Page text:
July 19th, 2007 | Published in Google Public Policy
I'm excited about a new partnership that Google announced yesterday with the State of Michigan -- for two reasons. Not only will this partnership help make the online information and services provided by the state's government more accessible to its citizens through Google and other search engines (something everyone can support), but it also benefits residents of my home state (and where, coincidentally, I worked before joining Google two months ago).
As part of our alliance with Michigan, we've helped state government agencies implement what's called the Sitemap Protocol, which enables Google and other search engines that support the protocol (including Microsoft and Yahoo) to more comprehensively access and index the pages of their websites, specifically records in large online databases, making them visible in search results.
For example, Michigan Education Assessment Program (MEAP) test scores for hundreds of schools spanning multiple years currently reside in over 25,000 documents. The new partnership will allow a user to find the results for the school name and test year, eliminating multiple searches requests and clicks. It will also help make accessible information about child day care centers and homes, workers compensation appellate decisions, fish stocking, Michigan school report cards, lane closures on Michigan roads, and more.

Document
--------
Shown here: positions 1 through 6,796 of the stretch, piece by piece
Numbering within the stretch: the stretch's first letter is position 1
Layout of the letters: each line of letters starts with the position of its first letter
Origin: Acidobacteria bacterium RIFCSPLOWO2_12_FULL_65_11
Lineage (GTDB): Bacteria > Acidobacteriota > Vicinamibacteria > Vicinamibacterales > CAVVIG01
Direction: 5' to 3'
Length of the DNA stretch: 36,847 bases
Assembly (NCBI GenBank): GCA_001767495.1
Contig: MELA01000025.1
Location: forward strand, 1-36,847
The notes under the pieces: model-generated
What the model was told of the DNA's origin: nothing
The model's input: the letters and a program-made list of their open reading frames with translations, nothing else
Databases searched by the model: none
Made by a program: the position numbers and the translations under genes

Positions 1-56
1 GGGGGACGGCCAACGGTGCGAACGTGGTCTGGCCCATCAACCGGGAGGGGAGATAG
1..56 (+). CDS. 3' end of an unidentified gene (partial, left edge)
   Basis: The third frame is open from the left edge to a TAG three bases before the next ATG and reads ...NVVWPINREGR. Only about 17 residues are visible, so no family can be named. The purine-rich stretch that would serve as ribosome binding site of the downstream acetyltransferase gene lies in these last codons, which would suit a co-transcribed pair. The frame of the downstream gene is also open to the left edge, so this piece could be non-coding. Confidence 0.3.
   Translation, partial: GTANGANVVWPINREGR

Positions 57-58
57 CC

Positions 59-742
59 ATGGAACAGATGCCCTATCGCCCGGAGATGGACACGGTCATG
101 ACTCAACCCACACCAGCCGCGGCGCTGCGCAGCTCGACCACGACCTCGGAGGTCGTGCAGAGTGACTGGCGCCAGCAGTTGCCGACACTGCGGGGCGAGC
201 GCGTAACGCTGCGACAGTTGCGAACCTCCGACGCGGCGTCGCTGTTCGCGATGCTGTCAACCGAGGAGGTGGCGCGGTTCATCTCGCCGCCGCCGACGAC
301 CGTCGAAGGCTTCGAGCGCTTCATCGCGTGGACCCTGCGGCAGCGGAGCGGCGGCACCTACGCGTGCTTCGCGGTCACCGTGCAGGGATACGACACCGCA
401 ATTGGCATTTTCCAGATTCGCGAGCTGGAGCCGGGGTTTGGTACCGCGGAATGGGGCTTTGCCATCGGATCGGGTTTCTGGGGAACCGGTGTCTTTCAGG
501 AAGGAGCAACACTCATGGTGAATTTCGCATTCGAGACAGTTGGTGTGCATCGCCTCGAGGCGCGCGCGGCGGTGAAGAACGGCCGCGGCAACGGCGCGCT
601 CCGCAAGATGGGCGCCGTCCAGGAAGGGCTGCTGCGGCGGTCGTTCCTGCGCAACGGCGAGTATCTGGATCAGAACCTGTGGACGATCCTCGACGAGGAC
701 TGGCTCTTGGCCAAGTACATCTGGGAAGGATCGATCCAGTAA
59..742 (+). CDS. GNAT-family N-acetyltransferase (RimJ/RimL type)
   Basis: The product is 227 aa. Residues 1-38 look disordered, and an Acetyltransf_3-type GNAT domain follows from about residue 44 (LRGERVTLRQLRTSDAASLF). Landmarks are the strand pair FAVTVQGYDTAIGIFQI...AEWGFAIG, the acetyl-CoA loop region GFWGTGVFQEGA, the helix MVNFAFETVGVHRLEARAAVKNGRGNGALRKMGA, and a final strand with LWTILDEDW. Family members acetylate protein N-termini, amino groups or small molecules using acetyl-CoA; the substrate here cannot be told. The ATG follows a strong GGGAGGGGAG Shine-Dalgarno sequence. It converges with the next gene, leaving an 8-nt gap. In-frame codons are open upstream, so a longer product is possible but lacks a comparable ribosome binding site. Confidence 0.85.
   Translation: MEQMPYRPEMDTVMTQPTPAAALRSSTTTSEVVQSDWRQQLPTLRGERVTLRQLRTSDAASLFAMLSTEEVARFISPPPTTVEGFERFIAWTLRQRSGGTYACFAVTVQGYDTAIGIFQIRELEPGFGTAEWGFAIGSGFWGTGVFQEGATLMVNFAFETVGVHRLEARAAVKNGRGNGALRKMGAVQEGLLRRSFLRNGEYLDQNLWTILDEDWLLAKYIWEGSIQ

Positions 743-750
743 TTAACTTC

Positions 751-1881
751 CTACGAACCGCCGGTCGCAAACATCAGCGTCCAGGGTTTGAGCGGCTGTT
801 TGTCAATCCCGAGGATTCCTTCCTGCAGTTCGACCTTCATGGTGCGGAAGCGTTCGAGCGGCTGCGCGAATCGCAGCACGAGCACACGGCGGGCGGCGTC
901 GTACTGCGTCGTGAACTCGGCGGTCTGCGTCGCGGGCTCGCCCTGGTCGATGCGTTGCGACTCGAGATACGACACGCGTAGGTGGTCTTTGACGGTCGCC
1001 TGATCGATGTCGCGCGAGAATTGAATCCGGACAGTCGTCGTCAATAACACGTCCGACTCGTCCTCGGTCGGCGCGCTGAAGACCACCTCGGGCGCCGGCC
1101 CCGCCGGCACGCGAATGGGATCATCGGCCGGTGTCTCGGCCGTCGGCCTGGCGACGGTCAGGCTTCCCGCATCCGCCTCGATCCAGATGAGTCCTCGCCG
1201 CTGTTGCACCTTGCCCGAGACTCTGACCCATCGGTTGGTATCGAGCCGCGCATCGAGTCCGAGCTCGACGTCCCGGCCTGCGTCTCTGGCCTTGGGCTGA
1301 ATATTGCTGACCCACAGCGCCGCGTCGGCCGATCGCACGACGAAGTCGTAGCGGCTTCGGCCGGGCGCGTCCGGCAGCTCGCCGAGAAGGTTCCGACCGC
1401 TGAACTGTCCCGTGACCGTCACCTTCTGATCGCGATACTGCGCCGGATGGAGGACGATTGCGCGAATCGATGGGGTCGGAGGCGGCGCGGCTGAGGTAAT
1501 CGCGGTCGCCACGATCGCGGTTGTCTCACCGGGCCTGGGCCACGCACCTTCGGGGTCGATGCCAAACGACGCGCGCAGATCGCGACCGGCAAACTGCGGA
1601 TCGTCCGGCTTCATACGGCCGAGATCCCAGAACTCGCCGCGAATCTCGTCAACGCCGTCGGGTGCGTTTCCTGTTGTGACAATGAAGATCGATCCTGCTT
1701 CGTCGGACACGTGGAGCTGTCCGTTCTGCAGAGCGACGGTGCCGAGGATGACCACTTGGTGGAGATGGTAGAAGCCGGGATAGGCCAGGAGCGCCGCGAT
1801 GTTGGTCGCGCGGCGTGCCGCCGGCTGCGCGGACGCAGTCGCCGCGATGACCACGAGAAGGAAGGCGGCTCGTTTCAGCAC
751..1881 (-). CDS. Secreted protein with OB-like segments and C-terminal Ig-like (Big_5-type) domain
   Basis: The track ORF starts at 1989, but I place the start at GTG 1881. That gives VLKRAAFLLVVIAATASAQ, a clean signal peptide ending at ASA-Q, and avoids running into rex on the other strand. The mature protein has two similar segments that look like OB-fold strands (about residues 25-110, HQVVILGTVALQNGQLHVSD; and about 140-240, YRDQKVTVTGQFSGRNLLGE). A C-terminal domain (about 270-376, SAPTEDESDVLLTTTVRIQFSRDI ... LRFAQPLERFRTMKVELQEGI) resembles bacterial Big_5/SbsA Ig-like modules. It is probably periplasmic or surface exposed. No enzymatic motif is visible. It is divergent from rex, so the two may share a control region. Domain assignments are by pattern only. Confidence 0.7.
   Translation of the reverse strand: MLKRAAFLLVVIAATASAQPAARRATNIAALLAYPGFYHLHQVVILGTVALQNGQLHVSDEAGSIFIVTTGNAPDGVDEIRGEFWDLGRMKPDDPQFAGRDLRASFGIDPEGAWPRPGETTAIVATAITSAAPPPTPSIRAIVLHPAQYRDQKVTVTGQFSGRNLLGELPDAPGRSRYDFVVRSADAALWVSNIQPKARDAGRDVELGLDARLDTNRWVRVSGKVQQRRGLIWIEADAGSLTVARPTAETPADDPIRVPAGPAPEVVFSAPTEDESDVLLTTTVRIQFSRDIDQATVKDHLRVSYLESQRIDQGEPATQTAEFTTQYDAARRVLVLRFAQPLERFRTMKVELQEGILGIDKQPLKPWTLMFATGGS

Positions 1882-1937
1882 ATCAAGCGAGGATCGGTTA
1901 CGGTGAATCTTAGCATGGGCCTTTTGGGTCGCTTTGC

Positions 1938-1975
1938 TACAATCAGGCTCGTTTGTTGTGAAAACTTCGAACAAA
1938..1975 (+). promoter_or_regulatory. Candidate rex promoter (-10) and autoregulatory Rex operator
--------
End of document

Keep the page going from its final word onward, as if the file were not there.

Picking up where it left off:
Michigan is the fifth state we've partnered with in this effort to help Google users better access their government online, joining Arizona, California, Utah and Virginia. In the past, governments fulfilled their obligation to make information accessible by providing a document reading room or public notices in the newspaper. Today, the pioneering efforts of some states are bring citizens closer than ever to government -- literally one search away.
As luck would have it, I'm actually in the Wolverine State today, preparing for the National Governors Association meeting here in Traverse City. Our CEO Eric Schmidt will be here this weekend, and we'll be spreading the word about this issue.